Me too

Disclaimer: First, this is a very personal and honest post and I hope it will be treated as just that. Second, if sharing your story is empowering, great. If not sharing your story is empowering, great. There is no right way to be a survivor. 
“What would happen if one woman told the truth about her life? The world would split open.”
It happened when I was 17, with a boy that I thought I loved. My first “real” boyfriend. At a time when I felt ugly and lonely and awkward the world told me if I had a boy that loved me and wanted me I would feel complete.
The first boy that found me didn’t know how to treat other people. He had watched his father abuse women physically and mentally his entire life and so he did the same to me.
He told me my worth was about what I could do for him, what I could give him. When we would drink at parties he did things to me I told him I wasn’t ready for when sober. I didn’t know it was rape. I didn’t know that when I said no and he didn’t listen he was in the wrong. He was my boyfriend after all, how could it be assault? If he loved me, how was it rape?
Eventually, I left. After a year of his cheating, yelling, abuse (both mental and physical) I left. I found safety in the arms of another boy. This one was much kinder. He did not pressure, he did not hurt me, he loved me. But I still traded sexual attention for self-esteem. The first boy had taught me that my body was my worth- sexual performance was equal to love.
“In adolescence, I traded the sexual attention of men for a boost in my self esteem. I didn’t get much out of those encounters for many years, but I felt temporarily less alone and more worthy. I feel bad for that teenage girl who thought she had to perform sexually to feel love. She was really funny and weird and smart and she didn’t need boys slobbering on her. She didn’t know.” Sarah Zimmerman
This initial pain was followed with years of cat calls and groping. Of men grabbing me in public and chasing me in parking garages. I would talk with the other women in my life and they responded with, “Me too.” For too long we have all been saying, “Me too” to each other, in hushed conversations and quiet confessions. And now? I don’t want to whisper it anymore. I don’t want to be silent. I want a better world for my son, my friends, my sister, for all women- all people. I want to break the silence so the next generation won’t have to experience this.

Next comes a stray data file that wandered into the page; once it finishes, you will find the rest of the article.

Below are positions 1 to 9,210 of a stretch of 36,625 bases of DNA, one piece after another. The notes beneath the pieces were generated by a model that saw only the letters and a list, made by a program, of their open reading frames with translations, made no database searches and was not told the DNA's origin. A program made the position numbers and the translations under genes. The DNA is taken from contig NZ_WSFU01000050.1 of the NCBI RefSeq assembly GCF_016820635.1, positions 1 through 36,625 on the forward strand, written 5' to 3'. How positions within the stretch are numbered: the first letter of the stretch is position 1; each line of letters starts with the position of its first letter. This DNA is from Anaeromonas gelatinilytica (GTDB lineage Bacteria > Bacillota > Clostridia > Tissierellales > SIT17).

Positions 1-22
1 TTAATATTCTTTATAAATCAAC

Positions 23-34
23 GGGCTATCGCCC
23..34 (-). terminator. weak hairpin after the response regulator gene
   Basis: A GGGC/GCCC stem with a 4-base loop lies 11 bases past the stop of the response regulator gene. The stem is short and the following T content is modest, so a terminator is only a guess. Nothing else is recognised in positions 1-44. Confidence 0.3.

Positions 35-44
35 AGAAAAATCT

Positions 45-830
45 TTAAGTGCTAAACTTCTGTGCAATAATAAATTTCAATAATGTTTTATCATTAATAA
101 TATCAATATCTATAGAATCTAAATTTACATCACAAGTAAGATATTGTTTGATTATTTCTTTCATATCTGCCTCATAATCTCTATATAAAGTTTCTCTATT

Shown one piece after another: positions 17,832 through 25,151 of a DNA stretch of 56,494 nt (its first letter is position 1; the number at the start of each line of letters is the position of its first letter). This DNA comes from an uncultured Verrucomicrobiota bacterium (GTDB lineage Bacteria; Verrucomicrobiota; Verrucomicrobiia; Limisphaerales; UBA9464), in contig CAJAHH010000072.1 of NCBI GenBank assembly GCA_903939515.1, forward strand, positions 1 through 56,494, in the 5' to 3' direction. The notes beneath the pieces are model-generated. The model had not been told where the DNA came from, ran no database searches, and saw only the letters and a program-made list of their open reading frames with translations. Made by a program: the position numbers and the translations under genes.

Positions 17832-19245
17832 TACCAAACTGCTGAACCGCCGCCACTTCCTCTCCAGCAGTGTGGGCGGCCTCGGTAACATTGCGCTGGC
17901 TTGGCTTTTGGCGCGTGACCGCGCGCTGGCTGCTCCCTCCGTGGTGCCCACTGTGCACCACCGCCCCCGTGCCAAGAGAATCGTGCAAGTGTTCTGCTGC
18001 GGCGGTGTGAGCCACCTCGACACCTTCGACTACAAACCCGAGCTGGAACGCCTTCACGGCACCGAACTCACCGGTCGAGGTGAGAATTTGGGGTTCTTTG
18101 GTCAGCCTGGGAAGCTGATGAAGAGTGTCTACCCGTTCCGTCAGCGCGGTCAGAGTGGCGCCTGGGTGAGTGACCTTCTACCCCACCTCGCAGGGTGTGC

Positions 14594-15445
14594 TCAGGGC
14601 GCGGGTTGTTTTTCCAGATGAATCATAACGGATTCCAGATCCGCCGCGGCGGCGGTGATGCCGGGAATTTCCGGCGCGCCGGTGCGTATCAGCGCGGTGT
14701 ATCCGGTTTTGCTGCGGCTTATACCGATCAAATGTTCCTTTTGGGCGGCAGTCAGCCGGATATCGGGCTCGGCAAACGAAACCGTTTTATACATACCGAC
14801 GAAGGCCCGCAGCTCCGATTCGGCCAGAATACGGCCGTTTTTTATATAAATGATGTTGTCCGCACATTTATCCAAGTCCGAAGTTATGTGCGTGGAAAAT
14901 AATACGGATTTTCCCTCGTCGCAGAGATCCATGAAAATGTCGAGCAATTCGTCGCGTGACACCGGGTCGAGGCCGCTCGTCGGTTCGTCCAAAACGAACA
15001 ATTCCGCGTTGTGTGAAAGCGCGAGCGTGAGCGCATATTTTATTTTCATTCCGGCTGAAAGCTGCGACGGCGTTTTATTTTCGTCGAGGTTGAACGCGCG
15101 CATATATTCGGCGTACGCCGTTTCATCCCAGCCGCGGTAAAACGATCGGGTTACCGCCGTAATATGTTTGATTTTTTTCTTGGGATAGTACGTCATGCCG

It took becoming a mother and the most patient and loving partner to figure out how to reclaim my body for me.“I’m a stronger version of me now and I have actual, real self esteem independent of others. So, until I feel like I’m again in authority of my body and using it for my purposes, I’m not compromising it again.”
How many need to tell you? To be clear: even one is too many.
Bonnie Rae xx
Teaching Kids Consent
Me too.
Photo: My Favorite Murder Instagram



5 responses to “Me too”

  1. Oh Bonnie YOU are by far the most- STRONG- COURAGEOUS-POSITIVE-woman I know-
    Thank you for sharing your story – love your cousin- Nancy -xoxo

    Liked by 1 person

    1. This means more than you will ever know Nancy!! Right back at you 🙂


  2. I am so sorry for what you went through. You are so very brave for leaving and for sharing your story now. I agree with you completely – we have been saying me too and staying silent for far too long. I am so proud of you for speaking. Don’t ever stop telling your story. Much love – speak766

    Liked by 1 person

    1. Thank you thank you, I see so much change coming because of wonderful people like you!

      Liked by 1 person

  3. […] consider this post to be a part II to my Me Too post, if you haven’t read that one yet it will give my current thoughts and writings more […]


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